Has your personality changed with the pandemic?

The pandemic has come to disrupt our lives, our way of working and socializing. But what about our personality? While our character traits are supposed to remain nearly identical throughout our lives, a study published in the journal PLOS One and reported on NPR points to several changes in the American population.

At the start of the Covid-19 crisis, researchers had already identified a counterintuitive variation in characters from the United States. Unexpectedly, a decrease in neuroticism, the propensity to feel negative emotions, had been observed.

To understand the impact of subsequent years, the team of Angelina Sutin, an assistant professor of behavioral sciences at Florida State University College of Medicine, looked at three main periods: before the pandemic, during the first lockdown of 2020, and in 2021/2022. He used the Big Five, a famous psychology model that measures five core personality traits: neuroticism (stress), extraversion (connectedness with others), openness (creativity and originality), agreeableness (trustworthiness, altruism), and conscientiousness (discipline, organization).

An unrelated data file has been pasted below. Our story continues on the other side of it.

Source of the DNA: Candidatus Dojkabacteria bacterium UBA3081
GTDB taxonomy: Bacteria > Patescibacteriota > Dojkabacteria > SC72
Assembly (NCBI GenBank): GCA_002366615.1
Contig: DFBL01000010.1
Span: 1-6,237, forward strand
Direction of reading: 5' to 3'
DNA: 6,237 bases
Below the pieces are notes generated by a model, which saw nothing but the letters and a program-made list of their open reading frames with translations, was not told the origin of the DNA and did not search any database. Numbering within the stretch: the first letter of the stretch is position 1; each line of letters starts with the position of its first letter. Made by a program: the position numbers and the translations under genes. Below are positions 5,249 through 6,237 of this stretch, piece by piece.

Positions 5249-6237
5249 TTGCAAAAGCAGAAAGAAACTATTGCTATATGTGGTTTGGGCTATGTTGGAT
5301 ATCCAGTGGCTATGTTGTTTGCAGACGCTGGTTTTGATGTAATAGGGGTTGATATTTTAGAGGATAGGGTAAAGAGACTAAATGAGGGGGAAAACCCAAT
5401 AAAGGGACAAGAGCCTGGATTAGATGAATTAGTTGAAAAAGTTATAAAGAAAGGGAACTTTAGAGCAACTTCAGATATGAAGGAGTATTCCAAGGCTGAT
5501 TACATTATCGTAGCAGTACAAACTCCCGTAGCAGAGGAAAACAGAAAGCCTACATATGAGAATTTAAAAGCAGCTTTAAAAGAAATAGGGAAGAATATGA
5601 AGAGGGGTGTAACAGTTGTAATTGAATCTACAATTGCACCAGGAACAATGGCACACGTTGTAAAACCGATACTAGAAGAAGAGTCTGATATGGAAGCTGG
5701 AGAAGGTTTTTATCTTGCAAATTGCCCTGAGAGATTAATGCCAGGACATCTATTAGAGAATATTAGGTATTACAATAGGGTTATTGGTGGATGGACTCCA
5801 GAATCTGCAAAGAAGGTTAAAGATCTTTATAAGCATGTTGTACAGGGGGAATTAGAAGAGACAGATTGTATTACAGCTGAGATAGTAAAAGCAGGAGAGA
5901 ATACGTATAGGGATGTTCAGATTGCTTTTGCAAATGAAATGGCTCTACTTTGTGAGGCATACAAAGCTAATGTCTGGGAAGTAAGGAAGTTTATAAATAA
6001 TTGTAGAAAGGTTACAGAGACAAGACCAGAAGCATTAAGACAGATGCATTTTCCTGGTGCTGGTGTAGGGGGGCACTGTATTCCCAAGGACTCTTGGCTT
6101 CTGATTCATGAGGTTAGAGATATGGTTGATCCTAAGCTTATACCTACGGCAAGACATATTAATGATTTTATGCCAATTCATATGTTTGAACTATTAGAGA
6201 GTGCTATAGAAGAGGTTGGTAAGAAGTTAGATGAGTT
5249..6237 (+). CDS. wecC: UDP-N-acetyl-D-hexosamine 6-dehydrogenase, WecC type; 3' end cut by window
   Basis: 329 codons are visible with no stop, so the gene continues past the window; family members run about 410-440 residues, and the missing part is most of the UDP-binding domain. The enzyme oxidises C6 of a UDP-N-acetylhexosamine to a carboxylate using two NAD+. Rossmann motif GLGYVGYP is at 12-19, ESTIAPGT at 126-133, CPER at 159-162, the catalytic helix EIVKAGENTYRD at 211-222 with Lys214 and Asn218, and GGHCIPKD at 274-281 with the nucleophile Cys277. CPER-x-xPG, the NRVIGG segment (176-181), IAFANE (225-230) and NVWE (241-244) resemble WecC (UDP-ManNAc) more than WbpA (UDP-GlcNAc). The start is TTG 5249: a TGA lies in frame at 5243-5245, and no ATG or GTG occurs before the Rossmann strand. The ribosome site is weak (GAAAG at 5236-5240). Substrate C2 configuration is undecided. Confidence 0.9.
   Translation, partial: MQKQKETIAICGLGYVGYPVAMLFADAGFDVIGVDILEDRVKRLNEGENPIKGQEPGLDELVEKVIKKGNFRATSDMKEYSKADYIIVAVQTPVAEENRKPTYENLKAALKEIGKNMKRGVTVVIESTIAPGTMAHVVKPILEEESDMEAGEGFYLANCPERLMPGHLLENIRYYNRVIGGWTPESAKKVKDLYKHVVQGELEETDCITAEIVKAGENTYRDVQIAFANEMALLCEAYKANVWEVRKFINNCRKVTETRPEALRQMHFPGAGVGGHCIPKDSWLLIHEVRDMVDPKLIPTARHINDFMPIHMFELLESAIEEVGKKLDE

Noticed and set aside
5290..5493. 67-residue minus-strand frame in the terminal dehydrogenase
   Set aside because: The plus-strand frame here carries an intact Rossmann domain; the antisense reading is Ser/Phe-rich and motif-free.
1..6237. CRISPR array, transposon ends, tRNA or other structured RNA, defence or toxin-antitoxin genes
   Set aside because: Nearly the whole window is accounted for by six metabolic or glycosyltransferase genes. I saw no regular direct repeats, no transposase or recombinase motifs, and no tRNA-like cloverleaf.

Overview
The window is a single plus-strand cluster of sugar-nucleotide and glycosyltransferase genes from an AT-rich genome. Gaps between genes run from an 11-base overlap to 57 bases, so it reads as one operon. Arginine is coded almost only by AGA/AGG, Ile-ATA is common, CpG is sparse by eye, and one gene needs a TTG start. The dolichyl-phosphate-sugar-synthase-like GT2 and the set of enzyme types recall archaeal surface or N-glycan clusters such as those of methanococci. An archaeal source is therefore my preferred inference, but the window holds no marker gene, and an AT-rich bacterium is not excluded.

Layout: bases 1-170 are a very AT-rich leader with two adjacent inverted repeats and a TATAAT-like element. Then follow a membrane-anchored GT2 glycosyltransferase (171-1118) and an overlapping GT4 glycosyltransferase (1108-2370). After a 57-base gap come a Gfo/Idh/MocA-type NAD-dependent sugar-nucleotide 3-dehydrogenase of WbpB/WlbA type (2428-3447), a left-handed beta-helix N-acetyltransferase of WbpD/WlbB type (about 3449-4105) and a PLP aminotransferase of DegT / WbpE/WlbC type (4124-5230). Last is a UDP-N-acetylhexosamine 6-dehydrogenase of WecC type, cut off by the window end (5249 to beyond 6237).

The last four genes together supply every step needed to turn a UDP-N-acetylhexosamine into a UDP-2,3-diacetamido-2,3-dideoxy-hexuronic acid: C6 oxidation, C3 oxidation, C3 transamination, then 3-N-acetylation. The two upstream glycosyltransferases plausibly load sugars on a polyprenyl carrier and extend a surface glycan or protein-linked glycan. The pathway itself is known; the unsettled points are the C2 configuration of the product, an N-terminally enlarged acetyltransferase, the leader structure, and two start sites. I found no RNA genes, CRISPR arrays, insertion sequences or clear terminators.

As expected, the results revealed that extraversion, openness, agreeableness, and conscientiousness decreased as the health crisis dragged on. In other words, we are witnessing a decline in the characteristics that help us manage our social relationships. This is particularly evident among young adults.

Angelina Sutin explains this conclusion in a simple way: “The support disappeared over time and then hostilities started as the restrictions advanced. In addition, the daily life of young people has been greatly disrupted; school, socialization, work. Adult life was much more stable in general.”

Long-term consequences?

According to Joshua Jackson, an associate professor of psychology at Washington University in St. Louis, the negative effects can persist in younger people, which is a downside: “Kindness and conscientiousness are factors associated with professional and relationship success.”

While these results are significant at the US population level, they should be taken with a grain of salt at the individual level, especially since this study does not have a comparison group (it would have required that individuals not have experienced a pandemic at the same time). In addition, other changes occurred during this same period, such as the transition to teleworking or an increase in social stratification, which could also have influenced personality.

Before you blame your bad mood on your health crisis, remember that your personality traits are resilient in the long run. Even better, the drawbacks are surely not permanent.

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